Roulette wheel bias at Dublinbet?

Browsing a popular roulette forum this morning a thread caught my attention –  initially because the topic involved one of the casinos listed at, but then also because it had developed into  15+ page and 150+ comment monster.

As a general rule, I pay scant regard to any forum posts claiming a new system or bias has been identified. I view roulette systems and the salespeople behind them a with very, very healthy dose of skepticism.  But the interest this post had provoked got me curious.

Exploitable bias at a live roulette table?

A self-proclaimed roulette expert swore black and blue that through a number of years dedicated play at Dublinbet he had identified clear spin patterns on a particular wheel. The wheel in question can be found on Dublinbet’s “roulette table 1”, which basically means it can be found of any of the Vuetec powered casinos taking play from that particular table within the Fitzwilliam Card Club, including Lucky Live Casino.

Apparently the patterns were readily identifiable by certain triggers that signaled both the start and end of the pattern. If you new the triggers and associated pattern – bingo!  Money to be made.

The underlying inference being made was that a significant roulette wheel bias had been identified as well as the means to exploit it.  Like I said above, normally with a claim like this I’d yawn and move on.  But plenty of other seasoned roulette players were biting and the initial post was full of enthusiasm with no sales pitch so I figured there may just be something in this so I read on.

The system continues to bear fruit and interest brews

The next 100 or so posts, covering a period of a month or so were dominated by the thread-starter and contained all kinds of details of his daily sessions at Dublinbet using his system of flat betting to the wheel’s bias. Most sessions were successful.  Certainly long term yield was tracking positively. Yield stats, number sequences, screen shots of opening and closing balance amounts and all sorts of random analysis was furnished with monotonous regularity.  Again, no sales pitch – just palpable excitement.

Of course I was wondering why he was spending so much time reporting on how very well his system was working rather than simply using it to more money.  But then maybe he’s just a lot more generous than I would be with a discovery like that.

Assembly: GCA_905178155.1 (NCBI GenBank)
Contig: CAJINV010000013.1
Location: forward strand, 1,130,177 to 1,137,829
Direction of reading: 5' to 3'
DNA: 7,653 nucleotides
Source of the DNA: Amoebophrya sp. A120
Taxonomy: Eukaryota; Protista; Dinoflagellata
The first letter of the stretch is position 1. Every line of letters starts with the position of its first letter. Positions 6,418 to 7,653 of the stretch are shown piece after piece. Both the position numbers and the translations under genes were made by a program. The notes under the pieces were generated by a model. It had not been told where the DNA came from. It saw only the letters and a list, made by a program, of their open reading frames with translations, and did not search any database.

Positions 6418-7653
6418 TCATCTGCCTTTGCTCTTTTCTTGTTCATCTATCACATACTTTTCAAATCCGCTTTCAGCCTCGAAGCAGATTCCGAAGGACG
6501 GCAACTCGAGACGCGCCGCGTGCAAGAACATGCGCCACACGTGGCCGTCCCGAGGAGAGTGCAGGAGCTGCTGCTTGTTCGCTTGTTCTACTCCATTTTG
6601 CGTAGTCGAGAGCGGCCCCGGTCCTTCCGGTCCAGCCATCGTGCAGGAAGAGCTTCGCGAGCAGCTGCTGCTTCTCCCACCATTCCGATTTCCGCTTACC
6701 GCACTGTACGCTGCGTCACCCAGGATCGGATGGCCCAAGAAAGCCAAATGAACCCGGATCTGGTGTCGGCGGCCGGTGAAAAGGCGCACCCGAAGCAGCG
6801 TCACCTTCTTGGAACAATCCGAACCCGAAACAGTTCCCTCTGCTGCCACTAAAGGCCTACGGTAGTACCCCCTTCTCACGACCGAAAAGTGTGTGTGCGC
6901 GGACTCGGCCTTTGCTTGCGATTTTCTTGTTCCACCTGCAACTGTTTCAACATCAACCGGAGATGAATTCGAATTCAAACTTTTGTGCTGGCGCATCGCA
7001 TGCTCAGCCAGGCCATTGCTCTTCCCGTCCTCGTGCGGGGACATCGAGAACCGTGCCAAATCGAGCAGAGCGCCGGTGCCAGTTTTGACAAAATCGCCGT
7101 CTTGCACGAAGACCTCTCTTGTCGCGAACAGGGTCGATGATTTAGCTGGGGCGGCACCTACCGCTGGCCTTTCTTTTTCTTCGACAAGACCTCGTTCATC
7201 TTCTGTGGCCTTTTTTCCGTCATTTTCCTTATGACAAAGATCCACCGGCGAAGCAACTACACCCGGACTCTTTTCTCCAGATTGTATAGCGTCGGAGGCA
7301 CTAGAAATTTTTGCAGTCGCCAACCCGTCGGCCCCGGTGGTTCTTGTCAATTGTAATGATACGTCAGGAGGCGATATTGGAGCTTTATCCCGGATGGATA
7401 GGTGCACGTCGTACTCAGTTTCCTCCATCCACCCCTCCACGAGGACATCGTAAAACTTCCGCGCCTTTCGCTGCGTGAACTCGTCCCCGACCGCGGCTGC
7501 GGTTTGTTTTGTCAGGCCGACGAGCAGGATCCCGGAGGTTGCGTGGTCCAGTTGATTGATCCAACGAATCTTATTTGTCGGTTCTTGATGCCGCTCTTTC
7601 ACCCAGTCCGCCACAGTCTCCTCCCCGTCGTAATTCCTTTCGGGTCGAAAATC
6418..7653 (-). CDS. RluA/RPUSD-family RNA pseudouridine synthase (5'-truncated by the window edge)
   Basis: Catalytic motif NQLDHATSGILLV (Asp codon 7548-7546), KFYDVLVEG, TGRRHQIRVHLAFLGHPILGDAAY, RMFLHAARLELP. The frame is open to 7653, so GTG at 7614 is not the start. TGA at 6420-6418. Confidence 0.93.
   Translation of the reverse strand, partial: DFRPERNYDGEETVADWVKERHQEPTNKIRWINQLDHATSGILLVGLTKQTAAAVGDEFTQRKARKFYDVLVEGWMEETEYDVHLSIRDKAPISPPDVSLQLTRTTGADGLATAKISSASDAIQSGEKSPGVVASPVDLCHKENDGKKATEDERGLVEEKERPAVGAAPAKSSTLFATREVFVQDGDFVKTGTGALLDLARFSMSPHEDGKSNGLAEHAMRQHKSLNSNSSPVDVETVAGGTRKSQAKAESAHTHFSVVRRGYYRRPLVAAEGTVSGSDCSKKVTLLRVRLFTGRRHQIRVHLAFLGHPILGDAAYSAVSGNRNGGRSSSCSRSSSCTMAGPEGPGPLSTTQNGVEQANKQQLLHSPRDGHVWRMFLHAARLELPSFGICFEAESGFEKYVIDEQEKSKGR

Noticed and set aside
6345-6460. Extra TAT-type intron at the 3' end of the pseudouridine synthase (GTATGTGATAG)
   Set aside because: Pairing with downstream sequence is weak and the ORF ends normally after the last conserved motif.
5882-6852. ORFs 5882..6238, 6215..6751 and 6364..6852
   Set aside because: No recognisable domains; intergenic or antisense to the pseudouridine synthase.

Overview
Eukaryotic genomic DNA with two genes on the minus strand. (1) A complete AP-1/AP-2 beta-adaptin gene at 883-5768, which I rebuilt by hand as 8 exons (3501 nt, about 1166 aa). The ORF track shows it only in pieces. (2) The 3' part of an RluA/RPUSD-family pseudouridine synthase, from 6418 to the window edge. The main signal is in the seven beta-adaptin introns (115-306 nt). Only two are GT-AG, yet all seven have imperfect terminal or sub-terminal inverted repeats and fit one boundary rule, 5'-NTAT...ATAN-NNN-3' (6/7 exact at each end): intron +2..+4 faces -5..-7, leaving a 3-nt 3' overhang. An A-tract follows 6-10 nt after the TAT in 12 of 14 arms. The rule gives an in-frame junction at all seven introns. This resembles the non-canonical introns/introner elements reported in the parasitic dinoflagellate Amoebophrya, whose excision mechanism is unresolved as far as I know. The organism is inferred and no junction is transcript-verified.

A few other forum members started to chime in with their beliefs that the Fitzwilliam wheels may not be truly random. Talk of magnets and a rigged wheel even gathered steam.  “I do OK playing on paper but have trouble when I make real bets. Something is not right there” said one.  Presumably he thought there was a conspiracy against him that included the hundreds of other players playing that table and betting differently at the same time.

Surprise surprise…the sell comes

A little over a month, 100 or so posts and thousands of passionate words since the initial post comes that inevitable sales pitch, buried deep inside yet another report of a winning session…”how much would you pay for a tutorial that learns you how to double your bank in 2-3 days at each deposit?”

Then comes the asking price…€5,ooo.

Nobody sells a winning system

The classic response from one forum member, who stole words I was shouting at the computer screen…

“Nobody sells a winning system.”  Which is perfectly logical. Why get rid of the goose that can lay you golden eggs?  You’d have to be an idiot.

So, just to be very clear there is NOT an exploitable wheel bias at Dublinet.  There is nothing remotely suspicious going on with the wheels at Dublinbet.  The art of the roulette system con is however alive and well.  And the lengths some of these salespeople will go to for a sale knows no bounds.


For more details on Dublinbet or other live roulette options, visit our live roulette page.

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